Friday, March 19, 2010

Similes and Metaphors in Fiction

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by C. Patrick Schulze

To listen to a podcast of this article, click HERE.

As fiction writers, we have access to any number of tools, tips and techniques with which to pen the Great American Novel. Today we’ll discuss two of the most fun and powerful items available to us, similes and metaphors.

Simile is a comparison of different actions, concepts or objects using the words “like” or “as.” In contrast, a metaphor compares dissimilar things without using either of those words. In effect, a simile indicates one thing is MUCH LIKE another whereas a metaphor says it IS like the other. Here are a couple simple examples.

     "Her eyes were as blue as the ocean." (Simile)

     "Her eyes are blue pools of laughter."(Metaphor)

What are the advantages of similes and metaphors?

The secret within these literary devices is their innate ability to create powerful mental pictures with a limited number of words.

They enhance your novel by adding effective portrayal and originality. 

Similes and metaphors offer your readers a more personal experience and you a better emotional hook. 

They also add great depth and imagery to your writing.

Let’s see if I can’t come up with an image, then improve it by way of one of our new friends, simile or metaphor.

     “Her eyes flashed with anger.”
     “Her eyes flashed with the power of a lightning strike.”

Well, that second example is more hyperbole, (explained below), but you can see the strength between the two images. This first tells the story well enough, but the second shows us the emotion in her face, doesn’t it? The second example conveys a much more powerful image.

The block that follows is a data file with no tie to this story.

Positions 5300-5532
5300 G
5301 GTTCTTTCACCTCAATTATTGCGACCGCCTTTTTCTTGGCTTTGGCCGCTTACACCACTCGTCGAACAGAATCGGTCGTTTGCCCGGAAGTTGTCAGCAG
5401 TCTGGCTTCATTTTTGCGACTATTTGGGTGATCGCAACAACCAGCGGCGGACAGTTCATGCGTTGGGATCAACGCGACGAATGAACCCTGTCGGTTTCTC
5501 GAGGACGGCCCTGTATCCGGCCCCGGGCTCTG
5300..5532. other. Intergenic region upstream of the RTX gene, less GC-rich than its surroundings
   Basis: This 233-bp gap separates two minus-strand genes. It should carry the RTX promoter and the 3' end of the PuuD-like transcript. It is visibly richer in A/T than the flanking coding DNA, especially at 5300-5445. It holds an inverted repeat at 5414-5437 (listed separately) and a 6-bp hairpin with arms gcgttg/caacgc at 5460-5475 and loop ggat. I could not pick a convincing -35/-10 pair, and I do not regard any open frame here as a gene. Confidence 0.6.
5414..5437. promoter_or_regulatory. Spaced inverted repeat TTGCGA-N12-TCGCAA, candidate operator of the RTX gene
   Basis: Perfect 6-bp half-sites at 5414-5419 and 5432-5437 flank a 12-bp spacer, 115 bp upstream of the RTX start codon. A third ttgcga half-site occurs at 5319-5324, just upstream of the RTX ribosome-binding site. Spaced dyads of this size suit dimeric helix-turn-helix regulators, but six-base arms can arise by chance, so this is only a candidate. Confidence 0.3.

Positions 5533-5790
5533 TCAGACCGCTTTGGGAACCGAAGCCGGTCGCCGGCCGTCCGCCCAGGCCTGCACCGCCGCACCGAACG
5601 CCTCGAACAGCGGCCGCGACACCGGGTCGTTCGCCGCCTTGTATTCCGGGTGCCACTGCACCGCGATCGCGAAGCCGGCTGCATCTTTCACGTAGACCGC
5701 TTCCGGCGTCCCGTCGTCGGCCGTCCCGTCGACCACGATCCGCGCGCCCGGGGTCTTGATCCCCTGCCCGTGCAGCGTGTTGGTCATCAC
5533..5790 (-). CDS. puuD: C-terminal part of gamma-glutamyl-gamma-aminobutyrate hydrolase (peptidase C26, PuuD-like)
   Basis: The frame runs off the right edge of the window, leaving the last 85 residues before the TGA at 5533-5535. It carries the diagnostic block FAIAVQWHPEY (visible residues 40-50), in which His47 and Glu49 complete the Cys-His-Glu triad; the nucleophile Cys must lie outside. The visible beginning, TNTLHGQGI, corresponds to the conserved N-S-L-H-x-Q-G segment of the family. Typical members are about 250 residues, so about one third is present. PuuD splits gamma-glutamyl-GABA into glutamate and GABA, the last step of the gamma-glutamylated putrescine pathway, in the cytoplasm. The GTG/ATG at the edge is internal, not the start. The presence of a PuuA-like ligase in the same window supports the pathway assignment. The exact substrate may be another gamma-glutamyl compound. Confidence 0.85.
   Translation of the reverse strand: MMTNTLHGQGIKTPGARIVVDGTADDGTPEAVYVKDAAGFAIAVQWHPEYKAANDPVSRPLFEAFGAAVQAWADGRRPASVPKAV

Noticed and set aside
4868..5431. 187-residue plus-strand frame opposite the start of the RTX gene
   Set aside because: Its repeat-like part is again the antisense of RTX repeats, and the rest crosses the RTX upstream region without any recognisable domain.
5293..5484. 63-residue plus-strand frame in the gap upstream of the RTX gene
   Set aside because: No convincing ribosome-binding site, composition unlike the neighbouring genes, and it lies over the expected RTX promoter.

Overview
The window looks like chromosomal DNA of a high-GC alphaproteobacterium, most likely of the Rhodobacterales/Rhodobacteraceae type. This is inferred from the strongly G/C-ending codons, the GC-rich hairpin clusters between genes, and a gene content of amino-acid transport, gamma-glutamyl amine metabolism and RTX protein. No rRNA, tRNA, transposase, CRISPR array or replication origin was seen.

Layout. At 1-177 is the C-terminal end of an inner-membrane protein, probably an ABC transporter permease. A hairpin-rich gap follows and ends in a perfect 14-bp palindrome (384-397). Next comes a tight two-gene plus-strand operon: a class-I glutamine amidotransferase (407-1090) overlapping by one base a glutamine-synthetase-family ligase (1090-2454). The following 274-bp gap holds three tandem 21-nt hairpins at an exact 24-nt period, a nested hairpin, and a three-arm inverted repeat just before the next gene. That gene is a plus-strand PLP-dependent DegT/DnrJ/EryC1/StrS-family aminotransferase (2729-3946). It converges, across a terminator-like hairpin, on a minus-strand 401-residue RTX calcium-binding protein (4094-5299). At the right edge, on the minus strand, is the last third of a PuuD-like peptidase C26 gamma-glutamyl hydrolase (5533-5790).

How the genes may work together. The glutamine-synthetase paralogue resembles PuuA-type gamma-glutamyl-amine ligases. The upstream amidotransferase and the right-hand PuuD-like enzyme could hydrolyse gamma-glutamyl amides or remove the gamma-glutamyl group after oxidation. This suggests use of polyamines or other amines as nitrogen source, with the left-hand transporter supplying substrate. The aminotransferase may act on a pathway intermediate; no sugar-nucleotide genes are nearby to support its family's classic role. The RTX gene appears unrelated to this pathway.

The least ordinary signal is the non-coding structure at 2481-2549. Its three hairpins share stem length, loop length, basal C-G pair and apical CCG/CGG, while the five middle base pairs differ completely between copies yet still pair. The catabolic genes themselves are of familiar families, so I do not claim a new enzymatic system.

The problem with these tools? Metaphors bombs.

Misuse of these wonderful tools will bore and confuse a reader and draw attention to the author’s lack of writing skill. 

The most common traps when using metaphors are the cliché, the mixed metaphor, (two or more incompatible metaphors in one expression), and the dead metaphor, (one that has lost its effectiveness over time).

Overuse of similes and metaphors tends to overpower your reader.

Poor word choice can break a reader’s interest at once. Here’s an example of what I mean. “Her skin shinned in the darkness like a fog light.” (Oh, so close!) A single improper word choice rips your image apart. Chose your words with care.

The exaggerated use of similes and metaphors may tend a writer toward hyperbole, (high-PUR-buh-lee), or an obvious exaggeration. Uh, kind of like eyes flashing with the power of lightning.

If you’d like to try your hand at creating metaphors and similes, I found a “Create Your Own Metaphor” exercise at THIS web site. 

Be careful with your use of these fun and interesting literary tools and your novel will be all the better for it.

Until we meet again, know I wish you only best-sellers.

C. Patrick Schulze
Author of the emerging novel, “Born to be Brothers.”


  1. I prefer metaphors and use them with some frequency without going too overboard hopefully. Since similes seem more obvious I try to use them only if it really helps get an image across better.

  2. Good morning, Arlee.

    Nice to hear from you again.

    I agree, metaphors are the more powerful of the two.